Faud Ramses (Robert Rusler) and his wife Louise (Caroline Williams), with the help of their daughter Penny (Sophie Monkton), run a retro American diner somewhere deep in suburban Paris. The business is struggling and in an attempt to make ends meet Fuad also works late shifts at a museum in the city. Long lonely nights, his failing restaurant and worsening health problems begin to play on Faud’s mind however, with alarming results. Who is the strange woman (Sadie Katz) who appears to him each night in the quiet corridors of the museum, and what is the terrible request she makes of the increasingly unhinged Faud? A request which will have horrifying repercussions for not only him, but also anyone who has the misfortune to cross his path.
It has to be said that German writer / director Marcel Walz’s Blood Feast (2016) – his reimagining of Herschell Gordon Lewis’ infamous 1963 gore classic – is way better than it should be. For, despite a non-dimensional plot – highlighted by threadbare dialogue and cringe enducingly bad jokes – some of the sickest gore you’ll ever likely see on the screen and characters who, for the most part, have few if any redeeming qualities, the resultant film is strangely fun to watch.
You may consider it sacrilege for a horror film fan to admit that they haven’t seen Lewis’ original gorefest, but there are, believe it or not, a few of us still around. This seems of little consequence however as the notoriety of the cult film is so well documented, that you almost feel you have watched it by osmosis. Also, where a film’s storyline and premise are clearly only be there as an excuse to connect one spectacularly bloody set-piece with the next, there seems little point in putting yourself through the ordeal of watching the whole thing – just go on youtube and view the best ‘cuts’.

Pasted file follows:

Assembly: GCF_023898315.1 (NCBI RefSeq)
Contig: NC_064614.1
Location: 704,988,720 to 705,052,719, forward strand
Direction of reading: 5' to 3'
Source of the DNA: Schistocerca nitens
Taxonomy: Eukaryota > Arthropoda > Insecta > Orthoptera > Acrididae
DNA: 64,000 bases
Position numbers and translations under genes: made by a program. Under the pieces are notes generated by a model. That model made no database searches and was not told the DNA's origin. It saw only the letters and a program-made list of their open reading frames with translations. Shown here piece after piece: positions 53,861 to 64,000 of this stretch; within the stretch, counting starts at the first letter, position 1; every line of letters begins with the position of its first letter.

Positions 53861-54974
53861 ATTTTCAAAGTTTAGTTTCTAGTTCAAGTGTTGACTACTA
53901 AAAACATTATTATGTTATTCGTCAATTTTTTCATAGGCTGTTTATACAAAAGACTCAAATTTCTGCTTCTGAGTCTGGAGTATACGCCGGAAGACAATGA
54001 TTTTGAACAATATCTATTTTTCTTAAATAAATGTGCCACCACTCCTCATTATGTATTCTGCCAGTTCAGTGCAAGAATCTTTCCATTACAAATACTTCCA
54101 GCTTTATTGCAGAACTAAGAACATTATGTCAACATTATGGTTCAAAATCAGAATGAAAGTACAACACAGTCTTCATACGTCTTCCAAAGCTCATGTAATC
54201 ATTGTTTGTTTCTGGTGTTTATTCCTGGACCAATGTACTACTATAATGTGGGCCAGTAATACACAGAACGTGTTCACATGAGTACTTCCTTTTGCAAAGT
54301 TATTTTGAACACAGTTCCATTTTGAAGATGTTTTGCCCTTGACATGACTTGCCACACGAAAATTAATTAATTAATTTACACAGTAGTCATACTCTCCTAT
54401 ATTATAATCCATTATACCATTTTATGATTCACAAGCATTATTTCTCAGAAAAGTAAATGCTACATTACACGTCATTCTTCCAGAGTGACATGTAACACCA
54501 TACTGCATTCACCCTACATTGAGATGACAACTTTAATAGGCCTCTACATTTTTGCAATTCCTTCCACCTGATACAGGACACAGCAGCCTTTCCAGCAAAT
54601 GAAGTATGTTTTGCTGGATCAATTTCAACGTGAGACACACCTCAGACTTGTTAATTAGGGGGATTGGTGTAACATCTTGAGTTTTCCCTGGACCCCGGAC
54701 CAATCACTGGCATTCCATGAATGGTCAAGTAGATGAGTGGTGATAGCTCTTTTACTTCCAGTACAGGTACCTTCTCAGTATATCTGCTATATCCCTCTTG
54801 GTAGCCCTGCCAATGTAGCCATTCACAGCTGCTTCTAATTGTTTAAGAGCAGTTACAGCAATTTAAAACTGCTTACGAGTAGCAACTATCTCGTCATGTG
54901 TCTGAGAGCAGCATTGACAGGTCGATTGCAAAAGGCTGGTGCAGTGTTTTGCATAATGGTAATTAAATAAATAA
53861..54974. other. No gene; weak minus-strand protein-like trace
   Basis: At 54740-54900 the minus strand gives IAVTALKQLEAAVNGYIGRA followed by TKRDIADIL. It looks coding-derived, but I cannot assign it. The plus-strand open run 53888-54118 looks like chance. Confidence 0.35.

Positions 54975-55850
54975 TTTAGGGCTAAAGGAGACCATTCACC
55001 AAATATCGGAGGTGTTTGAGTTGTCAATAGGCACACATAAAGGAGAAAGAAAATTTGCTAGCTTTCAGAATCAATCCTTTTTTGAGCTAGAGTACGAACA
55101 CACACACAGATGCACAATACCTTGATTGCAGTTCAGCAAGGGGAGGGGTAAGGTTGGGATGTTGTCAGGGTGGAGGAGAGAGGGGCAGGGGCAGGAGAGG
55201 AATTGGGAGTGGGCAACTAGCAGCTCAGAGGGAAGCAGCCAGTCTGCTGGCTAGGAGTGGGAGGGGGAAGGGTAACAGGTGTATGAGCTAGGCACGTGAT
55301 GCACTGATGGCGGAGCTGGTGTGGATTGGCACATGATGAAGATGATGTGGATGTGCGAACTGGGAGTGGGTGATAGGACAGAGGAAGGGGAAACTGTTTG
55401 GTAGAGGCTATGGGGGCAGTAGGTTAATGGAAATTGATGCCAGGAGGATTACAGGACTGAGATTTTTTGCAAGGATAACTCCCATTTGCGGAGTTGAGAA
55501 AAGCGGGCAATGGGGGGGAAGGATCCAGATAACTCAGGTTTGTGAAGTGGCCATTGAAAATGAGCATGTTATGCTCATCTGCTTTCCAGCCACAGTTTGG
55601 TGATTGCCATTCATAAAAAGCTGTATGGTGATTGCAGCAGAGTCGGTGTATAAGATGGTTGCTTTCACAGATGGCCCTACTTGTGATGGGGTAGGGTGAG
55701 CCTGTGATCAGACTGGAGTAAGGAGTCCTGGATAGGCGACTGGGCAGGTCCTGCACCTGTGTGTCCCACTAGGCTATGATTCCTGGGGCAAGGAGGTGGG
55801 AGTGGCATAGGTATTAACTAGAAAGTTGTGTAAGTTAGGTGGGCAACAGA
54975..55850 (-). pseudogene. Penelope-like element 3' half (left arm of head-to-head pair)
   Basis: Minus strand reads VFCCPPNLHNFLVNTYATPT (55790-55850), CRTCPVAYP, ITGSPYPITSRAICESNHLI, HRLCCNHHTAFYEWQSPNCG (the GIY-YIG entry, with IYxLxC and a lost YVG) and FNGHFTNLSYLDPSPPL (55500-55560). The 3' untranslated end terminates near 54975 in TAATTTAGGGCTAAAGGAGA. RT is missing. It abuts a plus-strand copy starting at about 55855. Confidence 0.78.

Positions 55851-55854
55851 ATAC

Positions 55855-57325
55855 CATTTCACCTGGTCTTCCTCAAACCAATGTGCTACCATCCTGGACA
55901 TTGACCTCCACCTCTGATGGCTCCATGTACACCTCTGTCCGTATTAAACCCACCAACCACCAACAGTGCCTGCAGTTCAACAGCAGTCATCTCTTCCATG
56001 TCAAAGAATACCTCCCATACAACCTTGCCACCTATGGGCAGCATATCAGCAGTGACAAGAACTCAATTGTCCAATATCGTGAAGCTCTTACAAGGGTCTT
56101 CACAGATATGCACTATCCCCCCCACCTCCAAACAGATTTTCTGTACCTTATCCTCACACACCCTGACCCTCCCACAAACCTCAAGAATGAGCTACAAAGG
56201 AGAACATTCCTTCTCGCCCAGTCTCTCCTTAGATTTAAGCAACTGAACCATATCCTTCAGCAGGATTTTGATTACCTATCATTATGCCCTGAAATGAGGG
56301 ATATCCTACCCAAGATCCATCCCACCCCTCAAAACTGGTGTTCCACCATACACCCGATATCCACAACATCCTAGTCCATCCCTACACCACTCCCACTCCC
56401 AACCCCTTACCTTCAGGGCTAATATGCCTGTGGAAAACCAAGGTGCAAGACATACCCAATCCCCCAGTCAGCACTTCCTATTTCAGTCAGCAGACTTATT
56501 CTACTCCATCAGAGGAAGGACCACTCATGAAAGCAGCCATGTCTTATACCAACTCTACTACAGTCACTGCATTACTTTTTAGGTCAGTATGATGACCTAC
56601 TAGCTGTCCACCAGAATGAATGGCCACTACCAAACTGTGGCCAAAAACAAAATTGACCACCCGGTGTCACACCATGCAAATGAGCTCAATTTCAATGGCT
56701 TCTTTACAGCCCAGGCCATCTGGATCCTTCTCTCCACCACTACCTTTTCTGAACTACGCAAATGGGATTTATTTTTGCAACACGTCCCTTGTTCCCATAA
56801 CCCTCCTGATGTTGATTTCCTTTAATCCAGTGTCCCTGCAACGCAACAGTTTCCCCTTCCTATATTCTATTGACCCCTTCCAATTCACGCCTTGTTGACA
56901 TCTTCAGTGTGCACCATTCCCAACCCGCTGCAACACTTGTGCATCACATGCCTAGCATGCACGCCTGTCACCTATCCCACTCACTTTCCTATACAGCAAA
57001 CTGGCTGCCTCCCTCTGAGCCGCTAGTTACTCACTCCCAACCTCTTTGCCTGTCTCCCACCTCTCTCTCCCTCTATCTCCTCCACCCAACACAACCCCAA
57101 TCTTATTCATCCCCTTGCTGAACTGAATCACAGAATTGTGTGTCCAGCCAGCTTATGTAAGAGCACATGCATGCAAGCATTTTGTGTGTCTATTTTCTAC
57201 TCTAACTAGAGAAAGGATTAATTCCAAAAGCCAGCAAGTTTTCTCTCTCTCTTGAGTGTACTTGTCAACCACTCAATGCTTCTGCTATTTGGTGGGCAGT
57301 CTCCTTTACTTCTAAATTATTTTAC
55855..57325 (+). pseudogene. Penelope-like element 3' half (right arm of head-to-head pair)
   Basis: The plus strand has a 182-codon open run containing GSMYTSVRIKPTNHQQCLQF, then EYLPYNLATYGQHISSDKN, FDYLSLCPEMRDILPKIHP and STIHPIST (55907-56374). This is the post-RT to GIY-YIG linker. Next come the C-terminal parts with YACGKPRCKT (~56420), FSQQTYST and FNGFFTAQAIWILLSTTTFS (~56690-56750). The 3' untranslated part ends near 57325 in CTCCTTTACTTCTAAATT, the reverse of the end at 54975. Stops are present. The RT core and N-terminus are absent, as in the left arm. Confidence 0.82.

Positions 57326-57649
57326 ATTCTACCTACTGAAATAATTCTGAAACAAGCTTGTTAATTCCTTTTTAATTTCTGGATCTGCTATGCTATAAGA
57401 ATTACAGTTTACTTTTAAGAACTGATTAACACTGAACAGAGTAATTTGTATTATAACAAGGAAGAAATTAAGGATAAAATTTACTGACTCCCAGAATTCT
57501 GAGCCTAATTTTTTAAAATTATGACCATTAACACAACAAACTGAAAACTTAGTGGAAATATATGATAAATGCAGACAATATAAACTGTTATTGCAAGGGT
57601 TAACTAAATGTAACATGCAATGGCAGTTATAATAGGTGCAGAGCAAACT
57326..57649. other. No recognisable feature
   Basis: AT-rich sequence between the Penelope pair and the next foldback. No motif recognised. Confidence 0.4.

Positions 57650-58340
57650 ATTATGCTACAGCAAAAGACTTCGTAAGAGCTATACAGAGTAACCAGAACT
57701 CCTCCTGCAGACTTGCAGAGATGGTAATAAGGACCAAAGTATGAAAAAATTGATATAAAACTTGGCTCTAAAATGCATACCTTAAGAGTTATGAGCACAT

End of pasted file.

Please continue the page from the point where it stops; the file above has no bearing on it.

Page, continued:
As a result of this you may question the logic of this new film, particularly when it amounts – as Walz would likely admit – to little more than a rehash of the earlier version. One of the major problems with remaking films which are considered classics, is that whatever a filmmaker does, it will seldom equal or better the original. However the ineptitude of Lewis’ film – the atrocious acting and sloppy special-effects are apparently a large part of its appeal – means it should be relatively easy to improve upon. A factor which possibly plays in the new film’s favour.
Where Walz’s Blood Feast is concerned it’s probably safe to say his main aim was to have fun and, quite literally, try and up the gross factor from Lewis’ vision. In the 1963 film the effects are apparently so bad they’re laughable. Clearly though there has been a degree of advancement in this field in the interceding fifty odd years. Even so, much of what’s on show this time round will make the viewer cringe more from the thought of what is taking place than for how realistic it looks, even if a D.I.Y. castration scene which leaves nothing to the imagination is wincingly authentic. Everything else however – from a particularly rubbery looking extracted tongue, to a thoroughly nasty eye gouging opening sequence – is so over-the-top, that you’ll be torn between laughing and throwing up.
Which is the secret that, in the end, makes this new Blood Feast work. Aside from the bad acting, nerdy characters and gross-out effects, it manages to do what all good fright films do – namely leave you smiling. The best horror is like the most effective roller-coaster ride: it makes you feel uneasy in anticipation, slightly queasy whilst in the midst of the experience, but has you wanting to go through it all again the minute it’s over. All of which Walz’s film does brilliantly.
Cleaver Patterson (@Cleaver68 / @ScreenAndGone)